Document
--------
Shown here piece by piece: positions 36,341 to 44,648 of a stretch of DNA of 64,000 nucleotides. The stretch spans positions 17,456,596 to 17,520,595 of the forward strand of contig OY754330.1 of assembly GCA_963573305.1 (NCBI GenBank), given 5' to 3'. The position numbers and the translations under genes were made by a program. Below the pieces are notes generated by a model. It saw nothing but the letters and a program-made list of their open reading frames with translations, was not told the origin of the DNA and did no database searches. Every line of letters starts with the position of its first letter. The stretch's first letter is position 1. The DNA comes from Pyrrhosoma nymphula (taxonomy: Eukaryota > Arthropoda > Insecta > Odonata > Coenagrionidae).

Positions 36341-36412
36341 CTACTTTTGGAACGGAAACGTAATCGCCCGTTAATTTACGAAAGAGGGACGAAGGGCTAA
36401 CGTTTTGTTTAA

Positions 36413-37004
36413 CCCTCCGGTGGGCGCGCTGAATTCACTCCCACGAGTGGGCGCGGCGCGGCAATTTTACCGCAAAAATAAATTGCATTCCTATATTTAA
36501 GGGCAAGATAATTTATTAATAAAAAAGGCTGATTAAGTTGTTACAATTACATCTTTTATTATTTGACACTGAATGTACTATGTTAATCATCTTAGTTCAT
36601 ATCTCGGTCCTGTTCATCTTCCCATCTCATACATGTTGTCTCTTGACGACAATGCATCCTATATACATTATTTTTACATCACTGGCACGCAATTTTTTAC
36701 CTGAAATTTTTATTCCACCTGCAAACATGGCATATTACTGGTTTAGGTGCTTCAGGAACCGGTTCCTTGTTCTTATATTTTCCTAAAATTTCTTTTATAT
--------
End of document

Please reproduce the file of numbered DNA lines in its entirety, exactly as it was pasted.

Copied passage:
Shown here piece by piece: positions 36,341 to 44,648 of a stretch of DNA of 64,000 nucleotides. The stretch spans positions 17,456,596 to 17,520,595 of the forward strand of contig OY754330.1 of assembly GCA_963573305.1 (NCBI GenBank), given 5' to 3'. The position numbers and the translations under genes were made by a program. Below the pieces are notes generated by a model. It saw nothing but the letters and a program-made list of their open reading frames with translations, was not told the origin of the DNA and did no database searches. Every line of letters starts with the position of its first letter. The stretch's first letter is position 1. The DNA comes from Pyrrhosoma nymphula (taxonomy: Eukaryota > Arthropoda > Insecta > Odonata > Coenagrionidae).

Positions 36341-36412
36341 CTACTTTTGGAACGGAAACGTAATCGCCCGTTAATTTACGAAAGAGGGACGAAGGGCTAA
36401 CGTTTTGTTTAA

Positions 36413-37004
36413 CCCTCCGGTGGGCGCGCTGAATTCACTCCCACGAGTGGGCGCGGCGCGGCAATTTTACCGCAAAAATAAATTGCATTCCTATATTTAA
36501 GGGCAAGATAATTTATTAATAAAAAAGGCTGATTAAGTTGTTACAATTACATCTTTTATTATTTGACACTGAATGTACTATGTTAATCATCTTAGTTCAT
36601 ATCTCGGTCCTGTTCATCTTCCCATCTCATACATGTTGTCTCTTGACGACAATGCATCCTATATACATTATTTTTACATCACTGGCACGCAATTTTTTAC
36701 CTGAAATTTTTATTCCACCTGCAAACATGGCATATTACTGGTTTAGGTGCTTCAGGAACCGGTTCCTTGTTCTTATATTTTCCTAAAATTTCTTTTATAT